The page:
In the coming months, Google Maps will become more assistive and personal with new features that help you figure out what to eat, drink and do – no matter what part of the world you’re in. So, say goodbye to endless scrolling through lists of recommended restaurants or group texts with friends that never end in a decision on where to go. The next time you’re exploring somewhere new, getting together with friends, or hosting out-of-towners in your own city, you can use Google Maps to make quick decisions and find the best spots.

A re-designed Explore tab will show users new and interesting dining, event and activity options based on the area they’re looking at. It will also help users “find new restaurants based on information from local experts, Google’s algorithms and trusted publishers like The Infatuation and others.”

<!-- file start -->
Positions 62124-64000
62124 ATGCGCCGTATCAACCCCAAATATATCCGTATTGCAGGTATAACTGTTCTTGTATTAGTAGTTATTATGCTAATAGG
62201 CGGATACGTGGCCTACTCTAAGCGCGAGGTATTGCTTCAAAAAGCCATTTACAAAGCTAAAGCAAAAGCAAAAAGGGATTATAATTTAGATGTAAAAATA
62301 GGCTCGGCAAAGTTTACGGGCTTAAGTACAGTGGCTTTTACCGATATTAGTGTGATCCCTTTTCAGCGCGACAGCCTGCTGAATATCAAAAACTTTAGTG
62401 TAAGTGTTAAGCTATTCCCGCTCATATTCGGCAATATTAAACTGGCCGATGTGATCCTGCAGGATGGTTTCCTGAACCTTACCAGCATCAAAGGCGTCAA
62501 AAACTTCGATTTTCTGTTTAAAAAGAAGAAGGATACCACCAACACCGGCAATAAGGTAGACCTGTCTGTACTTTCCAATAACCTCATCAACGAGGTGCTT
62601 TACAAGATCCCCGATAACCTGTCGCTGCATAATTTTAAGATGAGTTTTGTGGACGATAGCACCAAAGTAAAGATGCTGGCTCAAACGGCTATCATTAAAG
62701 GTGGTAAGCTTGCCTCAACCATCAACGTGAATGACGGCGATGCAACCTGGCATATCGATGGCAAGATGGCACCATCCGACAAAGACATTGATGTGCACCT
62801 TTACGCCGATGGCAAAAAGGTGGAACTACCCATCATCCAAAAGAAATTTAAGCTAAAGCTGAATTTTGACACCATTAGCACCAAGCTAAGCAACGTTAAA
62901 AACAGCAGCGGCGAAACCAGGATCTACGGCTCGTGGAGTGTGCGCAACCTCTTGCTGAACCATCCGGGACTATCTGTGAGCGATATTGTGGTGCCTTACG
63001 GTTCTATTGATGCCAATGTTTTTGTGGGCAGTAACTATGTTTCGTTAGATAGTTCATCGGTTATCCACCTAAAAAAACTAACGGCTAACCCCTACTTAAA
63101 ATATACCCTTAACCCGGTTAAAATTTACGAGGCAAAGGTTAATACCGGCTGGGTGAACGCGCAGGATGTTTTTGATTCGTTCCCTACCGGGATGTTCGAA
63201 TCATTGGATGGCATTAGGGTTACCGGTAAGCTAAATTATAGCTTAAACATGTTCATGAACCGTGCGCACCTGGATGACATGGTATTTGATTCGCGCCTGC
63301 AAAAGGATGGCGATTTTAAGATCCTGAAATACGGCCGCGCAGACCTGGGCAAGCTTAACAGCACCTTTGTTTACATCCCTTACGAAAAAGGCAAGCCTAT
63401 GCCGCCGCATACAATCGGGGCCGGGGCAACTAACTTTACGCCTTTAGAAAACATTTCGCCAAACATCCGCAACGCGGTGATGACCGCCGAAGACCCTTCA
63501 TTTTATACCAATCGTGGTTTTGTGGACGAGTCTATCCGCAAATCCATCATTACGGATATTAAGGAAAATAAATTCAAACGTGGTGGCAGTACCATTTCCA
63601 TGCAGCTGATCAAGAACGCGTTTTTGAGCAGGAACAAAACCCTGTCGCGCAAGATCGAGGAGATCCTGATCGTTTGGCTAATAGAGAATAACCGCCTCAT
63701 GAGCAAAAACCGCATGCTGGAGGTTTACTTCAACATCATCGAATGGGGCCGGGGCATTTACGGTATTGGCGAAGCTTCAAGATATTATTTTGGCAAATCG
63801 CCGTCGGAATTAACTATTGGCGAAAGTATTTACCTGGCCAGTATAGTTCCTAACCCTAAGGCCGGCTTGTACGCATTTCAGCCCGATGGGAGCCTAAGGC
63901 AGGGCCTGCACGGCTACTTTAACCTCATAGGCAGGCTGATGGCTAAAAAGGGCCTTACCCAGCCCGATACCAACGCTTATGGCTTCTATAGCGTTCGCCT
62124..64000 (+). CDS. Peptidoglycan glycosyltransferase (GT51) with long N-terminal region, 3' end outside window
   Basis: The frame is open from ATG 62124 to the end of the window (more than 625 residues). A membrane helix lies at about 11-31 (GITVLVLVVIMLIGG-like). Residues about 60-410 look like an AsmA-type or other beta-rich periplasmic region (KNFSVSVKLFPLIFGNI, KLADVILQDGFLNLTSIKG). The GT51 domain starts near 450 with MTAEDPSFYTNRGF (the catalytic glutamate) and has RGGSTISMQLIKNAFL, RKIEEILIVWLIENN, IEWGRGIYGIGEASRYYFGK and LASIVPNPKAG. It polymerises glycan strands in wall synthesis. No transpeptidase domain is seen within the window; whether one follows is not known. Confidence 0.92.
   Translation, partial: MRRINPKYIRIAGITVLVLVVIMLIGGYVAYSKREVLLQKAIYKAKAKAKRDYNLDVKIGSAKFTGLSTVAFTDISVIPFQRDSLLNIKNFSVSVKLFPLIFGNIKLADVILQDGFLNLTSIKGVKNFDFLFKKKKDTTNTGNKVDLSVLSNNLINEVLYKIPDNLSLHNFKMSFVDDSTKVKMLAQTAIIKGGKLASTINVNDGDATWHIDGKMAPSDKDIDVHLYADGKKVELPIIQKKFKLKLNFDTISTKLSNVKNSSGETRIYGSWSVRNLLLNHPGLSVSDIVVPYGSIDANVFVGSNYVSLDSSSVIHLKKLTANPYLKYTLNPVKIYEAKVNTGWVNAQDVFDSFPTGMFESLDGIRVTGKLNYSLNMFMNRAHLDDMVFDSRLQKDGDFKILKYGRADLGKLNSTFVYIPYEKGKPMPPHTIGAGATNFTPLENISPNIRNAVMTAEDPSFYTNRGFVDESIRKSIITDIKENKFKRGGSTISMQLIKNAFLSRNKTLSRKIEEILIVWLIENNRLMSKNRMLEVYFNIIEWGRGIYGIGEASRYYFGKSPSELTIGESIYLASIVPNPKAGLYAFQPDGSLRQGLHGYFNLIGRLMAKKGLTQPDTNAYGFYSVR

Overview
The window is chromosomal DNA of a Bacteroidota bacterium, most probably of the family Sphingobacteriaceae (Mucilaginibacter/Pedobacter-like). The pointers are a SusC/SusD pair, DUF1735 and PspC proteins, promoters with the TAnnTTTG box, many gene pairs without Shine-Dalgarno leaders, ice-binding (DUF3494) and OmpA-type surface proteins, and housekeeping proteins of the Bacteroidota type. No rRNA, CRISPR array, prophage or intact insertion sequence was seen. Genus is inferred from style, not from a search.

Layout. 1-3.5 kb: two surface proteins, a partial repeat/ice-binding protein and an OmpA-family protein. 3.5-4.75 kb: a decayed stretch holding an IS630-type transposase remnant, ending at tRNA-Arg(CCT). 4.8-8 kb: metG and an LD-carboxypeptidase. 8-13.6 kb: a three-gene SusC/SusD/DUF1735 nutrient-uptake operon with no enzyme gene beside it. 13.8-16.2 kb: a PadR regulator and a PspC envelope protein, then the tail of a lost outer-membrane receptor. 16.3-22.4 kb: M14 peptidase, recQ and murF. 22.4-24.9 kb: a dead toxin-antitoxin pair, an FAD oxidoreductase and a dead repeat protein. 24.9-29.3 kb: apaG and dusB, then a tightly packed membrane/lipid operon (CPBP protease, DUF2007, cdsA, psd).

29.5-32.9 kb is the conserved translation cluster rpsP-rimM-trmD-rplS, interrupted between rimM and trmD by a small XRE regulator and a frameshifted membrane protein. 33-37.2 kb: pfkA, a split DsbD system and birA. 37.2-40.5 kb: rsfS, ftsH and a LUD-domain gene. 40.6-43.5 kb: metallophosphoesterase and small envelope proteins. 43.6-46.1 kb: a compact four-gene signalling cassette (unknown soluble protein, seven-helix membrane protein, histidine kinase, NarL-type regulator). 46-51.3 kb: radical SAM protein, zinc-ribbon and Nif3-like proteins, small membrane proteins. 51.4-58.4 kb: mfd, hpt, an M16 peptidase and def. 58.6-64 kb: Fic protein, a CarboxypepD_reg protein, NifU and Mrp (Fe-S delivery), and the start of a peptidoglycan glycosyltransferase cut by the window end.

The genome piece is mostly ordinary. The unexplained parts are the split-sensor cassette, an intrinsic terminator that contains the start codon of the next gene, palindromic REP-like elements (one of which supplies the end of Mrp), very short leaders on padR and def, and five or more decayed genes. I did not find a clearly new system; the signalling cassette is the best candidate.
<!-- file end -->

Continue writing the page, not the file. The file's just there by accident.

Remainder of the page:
Google Maps Explore TabImage source: Google

If you’re thinking this sounds a lot like what the Google Assistant is designed to do, you’d be right. In another blog post, Google elaborated on the Assistant’s integration with Maps.

The Assistant is coming to navigation in Google Maps later this summer, with a low visual profile so you can keep your hands on the wheel and your eyes on the road. You’ll be able to send text messages, play music and podcasts, and get information without leaving the navigation screen. For example, say “Hey Google, read me my messages” and you can get a summary of unread texts with the option to respond by voice.

What’s the magic word?